Friday, September 13, 2013

"A Rondeau on the Rondeau" by Rev. Joseph C. Booth (1914)

A Rondeau on the Rondeau.


Written for The Troy Times.


A Rondeau is a pleasing thing

To write. Come Muse, teach me to sing,

As thou didst teach the bards of yore:

Write thirteen lines, two rhymes, no more;

Add a refrain, twice let it ring,

Proceed and to thy thoughts give wing;

Let thy imagination swing.—

That which has now begun to soar

                A Rondeau is.

My thoughts, now downward, I must fling

And put them back into the sling;

My task, I see, is nearly o'er,

I'm drawing closely to the shore;

Behold, the poem that I bring

                A Rondeau is.



(A Rondeau.)

Troy is the place I like to see

As well as far-famed Albany,

And when I've wandered to and fro

To Troy I always like to go.

The people, there, are kind to me;

Their hearts are full of sympathy;

From ostentation they are free

Come, go with me, you'll find it so.

                Troy is the place!

Troy is a city that will be

More famous, in our history,

Than classic Troy, of years ago

With all her grandeur and her woe.

Read and digest my prophecy.

                Troy is the place!

Troy Times. July 10, 1914: 13 col 1.

The Villanelle.


Written for The Troy Times.

A villanelle has nineteen lines,

        One verse of four and five of three;

Two rhymes in it the Muse entwines.

Two glad refrains within it shines

        Repeated, each, four times you'll see;

A villanelle has nineteen lines.

Grandeur with beauty it combines

        Sublime in its simplicity;

Two rhymes in it the Muse entwines

The encircling Muse the poem designs

        And throws around it this decree:

"A villanelle has nineteen lines."

With graceful charm, the Muse enshrines

        The villanelle's nativity;

Two rhymes in it the Muse entwines.

Sing! thou poetic devotee,

Thy gladsome villanelle to me;

A villanelle has nineteen lines,

Two rhymes in it the Muse entwines.

Troy Times. October 26, 1914: 7 col 1.

A Monosyllabic Sonnet.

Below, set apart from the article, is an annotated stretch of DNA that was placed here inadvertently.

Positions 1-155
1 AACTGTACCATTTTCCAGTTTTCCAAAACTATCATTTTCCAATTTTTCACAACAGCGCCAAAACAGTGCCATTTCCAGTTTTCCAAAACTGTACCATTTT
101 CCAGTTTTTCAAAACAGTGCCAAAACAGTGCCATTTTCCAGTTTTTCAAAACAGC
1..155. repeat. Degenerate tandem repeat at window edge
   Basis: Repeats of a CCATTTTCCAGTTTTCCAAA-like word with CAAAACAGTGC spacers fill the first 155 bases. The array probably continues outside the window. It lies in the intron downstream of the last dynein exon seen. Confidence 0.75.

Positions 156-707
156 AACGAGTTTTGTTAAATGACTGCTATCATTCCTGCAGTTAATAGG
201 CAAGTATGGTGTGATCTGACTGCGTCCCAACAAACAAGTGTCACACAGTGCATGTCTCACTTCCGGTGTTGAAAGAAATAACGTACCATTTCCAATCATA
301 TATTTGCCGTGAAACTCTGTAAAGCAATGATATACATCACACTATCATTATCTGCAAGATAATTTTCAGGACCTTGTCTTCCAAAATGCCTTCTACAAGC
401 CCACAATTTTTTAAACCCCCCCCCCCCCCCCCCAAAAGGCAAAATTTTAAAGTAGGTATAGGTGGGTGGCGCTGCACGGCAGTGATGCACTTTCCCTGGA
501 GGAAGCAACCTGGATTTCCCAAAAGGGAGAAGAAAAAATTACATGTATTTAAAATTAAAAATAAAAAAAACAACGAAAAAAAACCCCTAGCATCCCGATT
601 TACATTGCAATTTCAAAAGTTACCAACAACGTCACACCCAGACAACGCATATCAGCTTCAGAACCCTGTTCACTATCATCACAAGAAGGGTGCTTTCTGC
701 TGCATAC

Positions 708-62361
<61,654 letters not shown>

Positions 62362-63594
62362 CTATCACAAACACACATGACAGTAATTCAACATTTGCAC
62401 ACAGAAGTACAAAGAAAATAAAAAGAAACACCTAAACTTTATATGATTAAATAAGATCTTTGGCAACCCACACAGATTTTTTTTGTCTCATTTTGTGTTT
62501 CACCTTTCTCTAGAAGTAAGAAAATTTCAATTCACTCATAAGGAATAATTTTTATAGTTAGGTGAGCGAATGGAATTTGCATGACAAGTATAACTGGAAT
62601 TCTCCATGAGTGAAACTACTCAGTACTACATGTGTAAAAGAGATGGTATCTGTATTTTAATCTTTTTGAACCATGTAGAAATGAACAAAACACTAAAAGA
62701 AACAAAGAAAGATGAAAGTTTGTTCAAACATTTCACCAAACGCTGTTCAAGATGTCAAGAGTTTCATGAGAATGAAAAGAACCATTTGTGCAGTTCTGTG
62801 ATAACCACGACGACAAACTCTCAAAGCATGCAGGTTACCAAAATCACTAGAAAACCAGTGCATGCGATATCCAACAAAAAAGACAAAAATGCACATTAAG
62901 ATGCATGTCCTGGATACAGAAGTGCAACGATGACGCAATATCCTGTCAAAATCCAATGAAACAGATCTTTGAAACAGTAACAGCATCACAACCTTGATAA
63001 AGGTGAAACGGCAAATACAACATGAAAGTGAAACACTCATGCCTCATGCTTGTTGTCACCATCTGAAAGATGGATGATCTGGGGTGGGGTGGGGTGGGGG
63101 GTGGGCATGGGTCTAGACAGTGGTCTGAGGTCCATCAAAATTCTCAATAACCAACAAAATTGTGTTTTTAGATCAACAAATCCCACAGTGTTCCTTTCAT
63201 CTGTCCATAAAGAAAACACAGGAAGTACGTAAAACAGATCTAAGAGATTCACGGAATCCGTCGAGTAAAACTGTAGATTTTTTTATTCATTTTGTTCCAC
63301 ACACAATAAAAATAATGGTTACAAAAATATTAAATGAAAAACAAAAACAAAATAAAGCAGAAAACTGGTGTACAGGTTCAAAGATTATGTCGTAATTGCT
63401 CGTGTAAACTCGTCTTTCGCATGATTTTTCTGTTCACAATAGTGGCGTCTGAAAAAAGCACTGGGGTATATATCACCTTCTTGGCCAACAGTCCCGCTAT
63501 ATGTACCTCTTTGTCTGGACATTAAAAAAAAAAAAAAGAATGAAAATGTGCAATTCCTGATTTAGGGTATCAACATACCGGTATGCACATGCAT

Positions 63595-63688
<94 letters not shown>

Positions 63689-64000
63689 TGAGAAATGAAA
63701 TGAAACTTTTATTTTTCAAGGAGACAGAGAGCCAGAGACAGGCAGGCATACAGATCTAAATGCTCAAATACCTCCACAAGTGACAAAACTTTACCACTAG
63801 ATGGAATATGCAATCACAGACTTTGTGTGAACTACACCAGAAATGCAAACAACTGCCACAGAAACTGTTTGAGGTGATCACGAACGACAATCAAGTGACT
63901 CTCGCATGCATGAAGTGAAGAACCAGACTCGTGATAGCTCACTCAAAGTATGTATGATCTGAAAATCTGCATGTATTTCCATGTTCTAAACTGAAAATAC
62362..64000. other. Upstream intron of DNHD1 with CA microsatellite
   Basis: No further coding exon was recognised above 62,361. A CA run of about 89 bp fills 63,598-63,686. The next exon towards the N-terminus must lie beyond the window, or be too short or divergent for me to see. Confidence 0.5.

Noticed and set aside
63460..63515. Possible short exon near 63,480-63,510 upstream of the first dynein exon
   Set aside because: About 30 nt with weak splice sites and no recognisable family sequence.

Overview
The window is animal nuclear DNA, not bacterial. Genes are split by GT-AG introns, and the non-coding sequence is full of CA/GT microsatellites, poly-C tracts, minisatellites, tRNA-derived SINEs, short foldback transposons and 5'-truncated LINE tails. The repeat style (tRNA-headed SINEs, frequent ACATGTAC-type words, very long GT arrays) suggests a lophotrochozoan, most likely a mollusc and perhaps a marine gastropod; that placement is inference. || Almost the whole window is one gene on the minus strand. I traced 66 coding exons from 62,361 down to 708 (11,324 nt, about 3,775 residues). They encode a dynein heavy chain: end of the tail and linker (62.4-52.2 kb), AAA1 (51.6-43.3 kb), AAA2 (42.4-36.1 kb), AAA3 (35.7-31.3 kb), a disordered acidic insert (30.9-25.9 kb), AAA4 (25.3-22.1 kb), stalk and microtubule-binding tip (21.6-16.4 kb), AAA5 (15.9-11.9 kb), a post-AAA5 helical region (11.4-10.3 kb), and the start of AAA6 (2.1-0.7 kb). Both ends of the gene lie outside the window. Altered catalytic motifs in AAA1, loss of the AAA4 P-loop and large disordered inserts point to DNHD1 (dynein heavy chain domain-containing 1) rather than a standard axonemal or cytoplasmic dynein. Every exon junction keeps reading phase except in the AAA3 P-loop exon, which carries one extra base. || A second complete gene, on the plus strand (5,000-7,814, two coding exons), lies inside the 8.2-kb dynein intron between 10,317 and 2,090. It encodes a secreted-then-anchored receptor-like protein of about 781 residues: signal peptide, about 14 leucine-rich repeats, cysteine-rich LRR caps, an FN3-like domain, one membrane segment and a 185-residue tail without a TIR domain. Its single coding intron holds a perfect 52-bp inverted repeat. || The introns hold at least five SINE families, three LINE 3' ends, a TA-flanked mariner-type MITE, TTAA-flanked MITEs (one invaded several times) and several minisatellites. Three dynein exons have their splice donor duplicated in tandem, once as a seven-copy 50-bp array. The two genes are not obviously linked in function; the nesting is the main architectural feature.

Written for The Troy Times.

Please make a verse or two of rhyme for me.

Of bright, short words, the pride of our own tongue;

More sweet than all the long, big words that's sung;

Such words the boy, the man that is to be,

Can spell with ease and then, as if set free

From fear, he reads, though slow, with "lots of lung;"

These are the words that stir the old and young—

The keen, short words, for which I make my plea.

Don't say: "A hymn cannot be made of short,

Small words, or that a bard must use in song,

Or ode, the big ones, if he wants to climb;"

Such thoughts have long been ruled out of the court.

Ah! sing to me sweet words, short words and strong

They are the best you'll find in prose or ryme.

        Mayfield, N.Y.

Troy Times. August 1, 1914: 6 col 2.


(Dedicated to the High school students)

A sonnet complex is in its design,

With one idea or emotion free;

Offspring of Petrarch, and great Dante, see

Unfolding to the last, the fourteenth line.

To make a perfect whole its parts combine;

Unequally divided, though it be

The quatrains in the octave must agree,

The tercets in the sextet intertwine.

Two rhymes within the octave only are

Allowed: A, b,—b, a; a, b,—b, a;

The sextet doubles c, and d, and c.

Three rhymes each tercet has, without a jar

These rigid laws the sonnet must obey;

The sonnet that was born in Italy.

        —Rev. Joseph C. Booth

    Mayfield, N.Y.

Morning Herald. January 18, 1917: 6 col 2.

An Acrostic Sonnet.


A sonnet, in acrostic style, although

Complex in form, is beautiful and fair;

Robed in its mystic garb, extremely rare.

Observe it keep its strict Iambic law;

See its Heroic Measure strike, with awe,

The bard's enraptured soul; it is an heir

Immortal, nurtured by the Muse's care,

Cast in the mould the Olympic gods foresaw

Sing thy Acrostic Sonnet, sweet and clear.

O bard! let its full-charged enchantment flow!

Nature is swayed by its Iambic roll;

Naiads and Muses from their haunts appear;

Echo responds; Parnassus bendeth low,

The heart of nature swings in its control.

Troy Times. August 21, 1914: 2 col 1.

Rev. Booth wrote poems for Easter; Christmas; Thanksgiving; Independence Day; Memorial Day; Decoration Day; Armistice Day; Flag Day; Valentine's Day; Halloween, Children's Day; birthdays; wedding anniversaries; graduations; to honor specific people he knew or groups of people like nurses, veterans, the fire brigade; to honor Tennyson, Longfellow, Shakespeare, Washington, Lincoln, Admiral Dewey, Billy Sunday; for the Red Cross Fund; for the Liberty Loan; for Soldiers' monuments; the flight of the Graf Zeppelin; to answer theological queries; etc.!

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